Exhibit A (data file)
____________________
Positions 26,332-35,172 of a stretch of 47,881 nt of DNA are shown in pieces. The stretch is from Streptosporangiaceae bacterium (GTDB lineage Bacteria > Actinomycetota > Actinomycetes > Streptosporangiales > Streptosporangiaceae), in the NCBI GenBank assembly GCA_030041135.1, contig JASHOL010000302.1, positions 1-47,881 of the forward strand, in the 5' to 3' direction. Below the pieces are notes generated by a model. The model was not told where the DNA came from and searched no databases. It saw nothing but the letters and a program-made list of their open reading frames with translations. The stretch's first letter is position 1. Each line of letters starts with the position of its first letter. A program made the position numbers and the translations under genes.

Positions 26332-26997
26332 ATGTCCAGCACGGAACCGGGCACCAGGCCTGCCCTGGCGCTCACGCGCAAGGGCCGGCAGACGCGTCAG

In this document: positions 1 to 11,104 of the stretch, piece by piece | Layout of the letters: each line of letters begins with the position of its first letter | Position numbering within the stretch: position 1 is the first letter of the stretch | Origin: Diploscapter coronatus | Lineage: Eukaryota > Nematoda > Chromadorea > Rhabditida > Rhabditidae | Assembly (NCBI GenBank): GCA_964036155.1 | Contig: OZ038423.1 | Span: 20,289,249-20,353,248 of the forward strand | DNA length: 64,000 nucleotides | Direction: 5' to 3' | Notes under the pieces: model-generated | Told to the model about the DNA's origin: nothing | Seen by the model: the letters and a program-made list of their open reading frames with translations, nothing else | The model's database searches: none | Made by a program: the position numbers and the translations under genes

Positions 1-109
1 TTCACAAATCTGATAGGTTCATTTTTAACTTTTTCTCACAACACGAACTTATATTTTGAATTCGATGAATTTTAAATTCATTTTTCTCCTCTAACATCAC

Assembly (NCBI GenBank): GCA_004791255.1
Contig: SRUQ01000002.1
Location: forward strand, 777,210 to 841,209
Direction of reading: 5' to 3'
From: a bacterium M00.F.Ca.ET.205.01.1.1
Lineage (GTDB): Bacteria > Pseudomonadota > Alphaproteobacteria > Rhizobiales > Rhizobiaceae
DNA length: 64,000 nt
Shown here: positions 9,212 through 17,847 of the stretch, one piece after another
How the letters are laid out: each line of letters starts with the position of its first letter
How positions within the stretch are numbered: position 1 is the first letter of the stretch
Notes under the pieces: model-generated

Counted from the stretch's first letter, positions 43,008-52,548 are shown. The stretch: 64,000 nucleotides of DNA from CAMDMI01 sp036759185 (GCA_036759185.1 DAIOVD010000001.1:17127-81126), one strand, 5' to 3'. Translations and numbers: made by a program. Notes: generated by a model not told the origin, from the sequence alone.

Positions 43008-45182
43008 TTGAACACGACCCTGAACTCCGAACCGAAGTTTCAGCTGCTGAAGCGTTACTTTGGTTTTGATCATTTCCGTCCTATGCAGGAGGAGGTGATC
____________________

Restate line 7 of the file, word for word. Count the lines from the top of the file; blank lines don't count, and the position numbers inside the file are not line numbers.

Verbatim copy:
Assembly (NCBI GenBank): GCA_004791255.1